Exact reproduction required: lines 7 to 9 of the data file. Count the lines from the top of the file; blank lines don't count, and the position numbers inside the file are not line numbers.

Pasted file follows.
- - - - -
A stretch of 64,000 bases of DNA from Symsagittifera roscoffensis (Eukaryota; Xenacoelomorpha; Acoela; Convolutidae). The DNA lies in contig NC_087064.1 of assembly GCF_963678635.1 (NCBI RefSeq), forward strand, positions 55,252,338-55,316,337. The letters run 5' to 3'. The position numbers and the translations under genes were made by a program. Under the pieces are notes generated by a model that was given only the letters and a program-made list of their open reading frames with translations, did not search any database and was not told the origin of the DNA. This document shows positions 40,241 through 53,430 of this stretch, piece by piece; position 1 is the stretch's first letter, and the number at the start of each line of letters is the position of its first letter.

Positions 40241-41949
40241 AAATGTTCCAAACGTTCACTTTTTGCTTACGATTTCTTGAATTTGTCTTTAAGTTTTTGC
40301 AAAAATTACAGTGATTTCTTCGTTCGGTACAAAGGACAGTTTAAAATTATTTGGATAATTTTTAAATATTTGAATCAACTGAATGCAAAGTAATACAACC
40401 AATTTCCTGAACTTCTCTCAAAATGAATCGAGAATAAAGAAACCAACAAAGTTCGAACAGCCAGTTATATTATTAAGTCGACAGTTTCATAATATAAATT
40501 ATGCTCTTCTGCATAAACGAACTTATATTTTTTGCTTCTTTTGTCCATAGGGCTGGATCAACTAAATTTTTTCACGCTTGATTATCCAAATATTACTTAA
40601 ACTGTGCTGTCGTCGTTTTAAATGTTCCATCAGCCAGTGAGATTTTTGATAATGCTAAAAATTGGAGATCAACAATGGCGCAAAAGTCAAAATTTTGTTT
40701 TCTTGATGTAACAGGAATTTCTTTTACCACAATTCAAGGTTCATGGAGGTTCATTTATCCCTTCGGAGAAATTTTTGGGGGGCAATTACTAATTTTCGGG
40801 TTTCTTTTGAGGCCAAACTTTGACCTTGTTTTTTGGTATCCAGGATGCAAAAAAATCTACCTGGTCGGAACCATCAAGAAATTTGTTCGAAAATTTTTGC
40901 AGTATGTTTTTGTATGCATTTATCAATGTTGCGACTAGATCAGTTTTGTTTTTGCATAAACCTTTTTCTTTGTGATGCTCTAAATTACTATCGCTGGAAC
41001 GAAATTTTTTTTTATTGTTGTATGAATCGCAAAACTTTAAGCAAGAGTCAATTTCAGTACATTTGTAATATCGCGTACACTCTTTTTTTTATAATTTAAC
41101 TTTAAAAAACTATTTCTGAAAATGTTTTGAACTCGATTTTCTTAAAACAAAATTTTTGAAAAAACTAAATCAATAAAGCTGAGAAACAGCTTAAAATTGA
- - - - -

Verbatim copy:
40601 ACTGTGCTGTCGTCGTTTTAAATGTTCCATCAGCCAGTGAGATTTTTGATAATGCTAAAAATTGGAGATCAACAATGGCGCAAAAGTCAAAATTTTGTTT
40701 TCTTGATGTAACAGGAATTTCTTTTACCACAATTCAAGGTTCATGGAGGTTCATTTATCCCTTCGGAGAAATTTTTGGGGGGCAATTACTAATTTTCGGG
40801 TTTCTTTTGAGGCCAAACTTTGACCTTGTTTTTTGGTATCCAGGATGCAAAAAAATCTACCTGGTCGGAACCATCAAGAAATTTGTTCGAAAATTTTTGC